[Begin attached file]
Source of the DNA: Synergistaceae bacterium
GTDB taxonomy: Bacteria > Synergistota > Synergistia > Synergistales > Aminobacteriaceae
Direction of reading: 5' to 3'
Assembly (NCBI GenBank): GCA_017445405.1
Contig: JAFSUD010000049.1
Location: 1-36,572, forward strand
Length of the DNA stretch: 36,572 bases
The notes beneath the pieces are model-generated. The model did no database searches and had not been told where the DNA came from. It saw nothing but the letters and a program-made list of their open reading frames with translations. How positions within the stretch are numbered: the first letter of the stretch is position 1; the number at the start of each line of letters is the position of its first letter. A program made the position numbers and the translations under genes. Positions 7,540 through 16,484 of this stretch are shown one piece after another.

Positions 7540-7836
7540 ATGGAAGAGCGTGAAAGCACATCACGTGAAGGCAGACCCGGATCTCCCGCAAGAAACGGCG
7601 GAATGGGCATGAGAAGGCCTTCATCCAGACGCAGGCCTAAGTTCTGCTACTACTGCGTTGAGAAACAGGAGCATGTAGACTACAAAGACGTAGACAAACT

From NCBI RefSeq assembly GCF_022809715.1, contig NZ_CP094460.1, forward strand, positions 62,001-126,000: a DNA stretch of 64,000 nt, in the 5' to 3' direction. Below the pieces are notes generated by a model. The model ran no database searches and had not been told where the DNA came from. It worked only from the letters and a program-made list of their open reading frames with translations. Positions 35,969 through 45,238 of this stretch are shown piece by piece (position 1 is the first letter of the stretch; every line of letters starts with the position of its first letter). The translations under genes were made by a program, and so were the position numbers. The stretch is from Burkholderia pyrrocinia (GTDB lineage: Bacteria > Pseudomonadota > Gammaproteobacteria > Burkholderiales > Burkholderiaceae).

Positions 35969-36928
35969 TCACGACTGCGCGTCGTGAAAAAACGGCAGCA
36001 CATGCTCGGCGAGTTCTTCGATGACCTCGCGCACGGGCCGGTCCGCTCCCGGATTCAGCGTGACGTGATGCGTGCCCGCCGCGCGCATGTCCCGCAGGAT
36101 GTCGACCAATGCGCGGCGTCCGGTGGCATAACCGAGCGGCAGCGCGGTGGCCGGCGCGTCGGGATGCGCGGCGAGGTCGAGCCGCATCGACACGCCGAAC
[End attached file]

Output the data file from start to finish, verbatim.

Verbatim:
Source of the DNA: Synergistaceae bacterium
GTDB taxonomy: Bacteria > Synergistota > Synergistia > Synergistales > Aminobacteriaceae
Direction of reading: 5' to 3'
Assembly (NCBI GenBank): GCA_017445405.1
Contig: JAFSUD010000049.1
Location: 1-36,572, forward strand
Length of the DNA stretch: 36,572 bases
The notes beneath the pieces are model-generated. The model did no database searches and had not been told where the DNA came from. It saw nothing but the letters and a program-made list of their open reading frames with translations. How positions within the stretch are numbered: the first letter of the stretch is position 1; the number at the start of each line of letters is the position of its first letter. A program made the position numbers and the translations under genes. Positions 7,540 through 16,484 of this stretch are shown one piece after another.

Positions 7540-7836
7540 ATGGAAGAGCGTGAAAGCACATCACGTGAAGGCAGACCCGGATCTCCCGCAAGAAACGGCG
7601 GAATGGGCATGAGAAGGCCTTCATCCAGACGCAGGCCTAAGTTCTGCTACTACTGCGTTGAGAAACAGGAGCATGTAGACTACAAAGACGTAGACAAACT

From NCBI RefSeq assembly GCF_022809715.1, contig NZ_CP094460.1, forward strand, positions 62,001-126,000: a DNA stretch of 64,000 nt, in the 5' to 3' direction. Below the pieces are notes generated by a model. The model ran no database searches and had not been told where the DNA came from. It worked only from the letters and a program-made list of their open reading frames with translations. Positions 35,969 through 45,238 of this stretch are shown piece by piece (position 1 is the first letter of the stretch; every line of letters starts with the position of its first letter). The translations under genes were made by a program, and so were the position numbers. The stretch is from Burkholderia pyrrocinia (GTDB lineage: Bacteria > Pseudomonadota > Gammaproteobacteria > Burkholderiales > Burkholderiaceae).

Positions 35969-36928
35969 TCACGACTGCGCGTCGTGAAAAAACGGCAGCA
36001 CATGCTCGGCGAGTTCTTCGATGACCTCGCGCACGGGCCGGTCCGCTCCCGGATTCAGCGTGACGTGATGCGTGCCCGCCGCGCGCATGTCCCGCAGGAT
36101 GTCGACCAATGCGCGGCGTCCGGTGGCATAACCGAGCGGCAGCGCGGTGGCCGGCGCGTCGGGATGCGCGGCGAGGTCGAGCCGCATCGACACGCCGAAC